FCC should limit entertainment, not speech

The Federal Communications Commission, spurred by the shocking “wardrobe malfunction” exposing Janet Jackson’s breast during this year’s Super Bowl, has handed down several rulings tightening restrictions on the media. On March 18 the FCC reversed a previous ruling absolving NBC of responsibility for a vulgarity used by U2 lead singer Bono during last year’s Golden Globe Awards. The public outcry after the Super Bowl also prompted Clear Channel Communications to drop Howard Stern’s edgy radio show from six cities in early March.

Does this government-supported crackdown on television and radio represent a disturbing inroad on the right to free speech? Absolutely not. MTV’s halftime show slip up at the Super Bowl has simply served to focus much needed scrutiny on the questionable programming that is being broadcast on America’s airwaves.

Lurid sexual content on Howard Stern’s radio show, an exposed breast during the Super Bowl, expletives at the Golden Globe awards: these incidents are not about freedom of speech. Indeed, television and radio stations are free to criticize the government and advocate unpopular views. These incidents fall under the label of a perceived but nonexistent right: the freedom of entertainment. Adherents of this right believe that anything — no matter how violent, obscene or sexually explicit — can be broadcast on radio and television at any time.

As a democracy, it is absolutely essential that we vigorously defend freedom of speech. But as a society, it is equally essential that we curtail freedom of entertainment. John Stuart Mill insisted on freedom of speech, arguing that an open “marketplace of ideas” allows the truth to inevitably emerge. Yet the parallel “marketplace of entertainment” can have disastrous consequences for a society. In a marketplace of entertainment, media outlets hungry for higher ratings and revenues engage in an aggressive battle for the American audience. These broadcasters understand that “sex sells,” and they increasingly supplement their programming with sex, violence and meaningless melodrama to win fickle viewers from rival stations. The marketplace of entertainment gives rise to an alarming trend of one-upmanship, with content slowly but surely becoming more profane.

The results of America’s marketplace of entertainment can clearly be seen in today’s media. Consider some of the more popular programs on television today. There is NBC’s “Fear Factor,” where scantily clad women compete in pointless and disgusting challenges. There is MTV’s “Real World,” a show about a handful of misguided twentysomethings who spend their days drinking alcohol, having sex, and fighting with each other. And there is the Super Bowl halftime show, which would have been tasteless and sexually explicit even if Janet Jackson’s breast had remained covered.

Some may insist that these shows are harmless entertainment. Yet television is a potent medium that plays an important role in shaping the values and norms of modern societies. Television does not simply entertain — it teaches a certain way of life to its viewers. Other countries have recognized both the possibilities and dangers of this medium. For example, in early March a Middle Eastern television station attempted to launch a version of the popular reality show Big Brother. After a male and female contestant on the show kissed, thousands of protestors took to the streets chanting “No to indecency” and politicians condemned the show as an assault on traditional values. These protestors understand something that many Americans do not: amoral and meaningless television programming will almost certainly have a negative influence on society.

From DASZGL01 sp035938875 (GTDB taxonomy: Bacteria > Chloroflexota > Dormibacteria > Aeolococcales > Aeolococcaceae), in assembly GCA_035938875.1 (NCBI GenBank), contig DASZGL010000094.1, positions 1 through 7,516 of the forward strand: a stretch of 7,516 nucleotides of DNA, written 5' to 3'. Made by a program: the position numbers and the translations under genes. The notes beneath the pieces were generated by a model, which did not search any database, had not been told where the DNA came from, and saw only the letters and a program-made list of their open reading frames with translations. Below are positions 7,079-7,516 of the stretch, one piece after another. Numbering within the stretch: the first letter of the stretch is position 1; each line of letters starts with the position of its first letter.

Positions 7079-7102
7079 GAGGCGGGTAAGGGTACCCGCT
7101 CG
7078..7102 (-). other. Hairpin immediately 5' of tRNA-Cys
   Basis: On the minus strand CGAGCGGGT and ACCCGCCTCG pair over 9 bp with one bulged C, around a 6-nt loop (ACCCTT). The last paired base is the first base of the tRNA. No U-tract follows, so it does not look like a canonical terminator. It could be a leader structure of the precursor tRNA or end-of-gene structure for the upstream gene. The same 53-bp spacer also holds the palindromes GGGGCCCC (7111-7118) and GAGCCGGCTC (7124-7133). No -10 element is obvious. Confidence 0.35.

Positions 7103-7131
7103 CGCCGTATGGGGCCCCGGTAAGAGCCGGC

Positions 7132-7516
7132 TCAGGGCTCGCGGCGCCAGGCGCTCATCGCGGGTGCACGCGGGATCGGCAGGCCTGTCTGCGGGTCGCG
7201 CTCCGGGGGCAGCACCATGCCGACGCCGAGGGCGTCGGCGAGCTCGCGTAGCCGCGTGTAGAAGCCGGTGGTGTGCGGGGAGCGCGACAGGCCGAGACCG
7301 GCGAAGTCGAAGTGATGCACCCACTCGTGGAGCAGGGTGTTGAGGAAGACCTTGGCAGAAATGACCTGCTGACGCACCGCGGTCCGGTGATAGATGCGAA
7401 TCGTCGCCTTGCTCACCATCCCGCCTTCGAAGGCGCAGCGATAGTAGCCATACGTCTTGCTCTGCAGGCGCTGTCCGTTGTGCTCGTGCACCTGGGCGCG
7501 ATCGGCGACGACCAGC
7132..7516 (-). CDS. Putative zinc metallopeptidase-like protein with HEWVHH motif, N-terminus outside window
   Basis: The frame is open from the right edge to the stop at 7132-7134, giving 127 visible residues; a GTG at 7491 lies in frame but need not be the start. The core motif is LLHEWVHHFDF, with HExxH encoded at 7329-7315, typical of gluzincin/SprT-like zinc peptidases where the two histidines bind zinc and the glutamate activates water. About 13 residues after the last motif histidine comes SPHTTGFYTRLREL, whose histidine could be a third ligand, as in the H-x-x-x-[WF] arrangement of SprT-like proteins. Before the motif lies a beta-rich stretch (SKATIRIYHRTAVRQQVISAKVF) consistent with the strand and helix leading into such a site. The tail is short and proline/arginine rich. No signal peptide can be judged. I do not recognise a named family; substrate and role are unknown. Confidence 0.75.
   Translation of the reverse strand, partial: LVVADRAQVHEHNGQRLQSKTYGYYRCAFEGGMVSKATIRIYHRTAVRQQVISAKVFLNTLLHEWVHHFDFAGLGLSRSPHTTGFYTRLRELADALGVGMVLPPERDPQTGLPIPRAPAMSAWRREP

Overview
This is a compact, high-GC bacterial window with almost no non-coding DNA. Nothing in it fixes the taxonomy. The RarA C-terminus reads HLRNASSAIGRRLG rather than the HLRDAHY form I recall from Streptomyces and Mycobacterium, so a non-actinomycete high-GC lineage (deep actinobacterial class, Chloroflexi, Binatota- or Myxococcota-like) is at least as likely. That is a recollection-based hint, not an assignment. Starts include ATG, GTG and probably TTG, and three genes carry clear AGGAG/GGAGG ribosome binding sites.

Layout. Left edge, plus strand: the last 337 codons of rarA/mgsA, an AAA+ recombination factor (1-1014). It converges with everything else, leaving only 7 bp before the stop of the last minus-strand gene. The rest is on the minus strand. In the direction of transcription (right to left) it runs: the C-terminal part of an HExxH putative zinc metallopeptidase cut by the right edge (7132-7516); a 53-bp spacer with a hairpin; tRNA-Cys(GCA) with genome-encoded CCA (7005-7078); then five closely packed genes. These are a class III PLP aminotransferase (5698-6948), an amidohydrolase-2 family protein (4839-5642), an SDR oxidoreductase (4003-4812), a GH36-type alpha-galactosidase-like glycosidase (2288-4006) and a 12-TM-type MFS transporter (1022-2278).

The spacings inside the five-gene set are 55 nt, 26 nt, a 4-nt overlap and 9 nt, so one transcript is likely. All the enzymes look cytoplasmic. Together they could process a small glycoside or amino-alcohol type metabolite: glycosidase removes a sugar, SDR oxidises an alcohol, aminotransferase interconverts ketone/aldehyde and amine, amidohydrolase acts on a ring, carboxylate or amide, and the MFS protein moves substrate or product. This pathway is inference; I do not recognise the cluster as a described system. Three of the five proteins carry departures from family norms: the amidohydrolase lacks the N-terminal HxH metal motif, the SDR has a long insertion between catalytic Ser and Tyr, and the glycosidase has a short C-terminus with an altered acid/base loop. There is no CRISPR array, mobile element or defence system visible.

What, then, should be done about the spiraling indecency of American television and radio programming. First and foremost, citizens must insist on higher quality programming from their media providers and on more stringent safeguards to protect children from indecent material. Secondly, broadcasters must take more responsibility for the content of their programming. In this case the standard capitalist cop-out — “We’re just trying to stay competitive by giving the people what they want” — is both irresponsible and dangerous. Finally, the government must step in to regulate media content. Government control over speech always sets off alarms — and indeed it should. Nevertheless, the FCC should rigorously enforce existing laws against television obscenity and indecency, even while the courts closely monitor its actions for violations of free speech.

Perhaps most importantly, however, individuals must take a stand against media vulgarity in their own homes. Yes, TV can be addictive, particularly when programming targets a fundamental human propensity for sex, violence and drama. As individuals we must be willing to turn a critical eye on the messages that our televisions are sending and as individuals we must have the force of will to turn off the television when that message becomes detrimental. In the end, government control, media responsibility and consumer advocacy are inadequate solutions. Meaningful change will occur only when individuals decide to place morality and decency before their desire for entertainment.



Steven Starr is a junior in Saybrook College.

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